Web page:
Toddler Activity: Snipped Paper Shamrock Collage

With St. Patrick’s Day right around the corner, I thought it’d be fun to work on Mila’s scissor skills and do some more process art. This Shamrock Collage is a fun way to teach them about a ton of different things, while they’re having fun.

Mila is so interested in scissors. Whenever I use mine, she asks for her and tries to cut different things. Although she’s still into using both hands to cut, I challenge her to try and use one hand.

If you didn’t know, toddlers Mila’s age shouldn’t really be cutting paper. They should practice on play-doh or something similar, which Mila does. But, I like seeing how she’s progressed. When she practices on paper, I try to cut strips for her so she can do short cuts.

Anyways, let’s get back to this project. Here’s all the supplies you’ll need:

  • Scrap paper
  • Scissors
  • Market
  • White paper

I’m going to go on about scissor skills (sorry!). If you want to age this activity up, use the green paper as a template. This is too old for Mila’s age and for most toddler-aged kids.

Anyways, I found extra scrapbook paper in the playroom. We don’t use a ton of green for crafts, so I actually had a good bit of it. To make the shamrock, I followed this pin. I cut long strips for her to make small cuts too.

She practiced holding the scissors and the paper.

Eventually, I ended up holding the paper for her to help out. She got a little bit frustrated with it, but she cut a good amount.

I ended up getting out play-doh and those scissors so she could continue cutting. Then I cut some extra squares and triangles so she had enough to do the collage. We sort of sham-rock team work. Okay, that was a lame joke, but it was festive.

Next, I placed the cut pieces in a bowl and covered all the white area of the clover in glue. Then, I instructed her to make a collage.

Specifically, I told her to cover all the white with green pieces.

She had a blast picking out the best pieces to put on her shamrock. We found some Irish music to listen to and it all came together pretty quickly.

One thing I would suggest is have a wet washcloth with you.

I think Mila’s going through something about sticky things. Every time her hand accidentally touched the glue, she immediately needed it wiped off. That took some time to do, but we had so much fun.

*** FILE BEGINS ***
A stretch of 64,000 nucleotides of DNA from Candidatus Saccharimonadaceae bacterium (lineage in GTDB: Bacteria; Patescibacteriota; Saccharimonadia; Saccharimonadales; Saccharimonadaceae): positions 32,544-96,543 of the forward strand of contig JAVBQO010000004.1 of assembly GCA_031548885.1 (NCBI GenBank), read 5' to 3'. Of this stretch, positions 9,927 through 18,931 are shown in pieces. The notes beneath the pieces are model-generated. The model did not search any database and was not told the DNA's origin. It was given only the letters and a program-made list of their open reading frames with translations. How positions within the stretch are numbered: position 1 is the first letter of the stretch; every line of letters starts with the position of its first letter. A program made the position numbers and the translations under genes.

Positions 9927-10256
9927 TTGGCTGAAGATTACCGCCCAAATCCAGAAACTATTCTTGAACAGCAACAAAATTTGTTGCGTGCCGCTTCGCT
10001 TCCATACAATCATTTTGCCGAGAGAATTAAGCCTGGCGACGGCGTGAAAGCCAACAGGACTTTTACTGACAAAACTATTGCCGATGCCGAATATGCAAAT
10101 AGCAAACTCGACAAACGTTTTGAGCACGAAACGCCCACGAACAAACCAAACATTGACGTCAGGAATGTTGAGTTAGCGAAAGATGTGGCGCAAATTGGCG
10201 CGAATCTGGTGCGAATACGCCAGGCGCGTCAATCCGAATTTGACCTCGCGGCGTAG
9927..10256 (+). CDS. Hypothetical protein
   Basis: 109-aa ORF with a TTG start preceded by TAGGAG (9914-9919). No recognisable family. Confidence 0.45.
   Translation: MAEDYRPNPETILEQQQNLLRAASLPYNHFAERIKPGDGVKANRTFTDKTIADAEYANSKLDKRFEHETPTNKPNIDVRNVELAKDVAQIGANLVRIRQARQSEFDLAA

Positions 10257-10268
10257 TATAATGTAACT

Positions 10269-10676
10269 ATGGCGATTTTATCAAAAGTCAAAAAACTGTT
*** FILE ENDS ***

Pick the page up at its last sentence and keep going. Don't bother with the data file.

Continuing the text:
When she was done placing the paper, she wanted to draw around the sides. I think she just loves using markers.

Honestly, I loved the way it turned out.

It’s so festive and I feel like it’s a project that I can do with her through the years. For now, it’s hanging up on my fridge, waiting for the leprechauns to see!

Let me know what you think about this activity and if you try it out, I’d love to see what you and your little came up with.

Mila Tries Internet Activities: Easter Egg Sort.

Another day, another toddler activity to try with Mila.

For the last week or so, I’ve seen so many Easter inspired activities. Since we’re going to be quarantined until Easter, I thought I’d tackle one activity a day. A lot of them used the little, plastic eggs that you can put things in. So I got a bag of them for a dollar at the dollar store and thought I’d give it a go.

Turns out, Mila loves the eggs as they come. She will just sit there and open and close all then over and over. We’ve played little games where I have her give me certain colors or we count them. I think an easy, independent activity to do would be a basic color sort.

Since it was so nice out yesterday, I figured we could do something with them out there. I grabbed painters tape, a tub from an organization bin, tongs and a spoon, and her basket of eggs. You’re supposed to make a crazy pattern for your toddler to maneuver around with the tongs, grab the egg, and put it in a basket or even color sort. I got the inspiration from this activity from The Ever Co’s Instagram page (@theeverco).

After I was done getting the tape on there, we went outside. Her and Max ran around for a while and played fetch. When they were over that, they ran to me, but I already had something for her to do.

At first, I just watched to see what she’d do. She stuck her hand in there and got it caught on the tape, which really surprised her. After I told her to use the tongs and put them in the basket, she was on a mission. She played independently for about forty-five minutes with it. When she realized she could put the eggs back in there, she would open them up and try to pick them up that way. To challenge her further, I’d definitely do different colored bowls for her to place the egg into. Maybe next time.

One thing I would have changed if I didn’t throw it together in five minutes… instead of painters tape, I would have used different sizes of yarn and ribbon. Sometimes the eggs or tongs got stuck on the sticky side. She worked around it, but it might have been nicer if that wasn’t in the way.

Hopefully if you get to try this activity, it works a nicely as it did for me. Today, Mila and I are going to try to make salt dough Easter eggs and paint them. Wish us luck!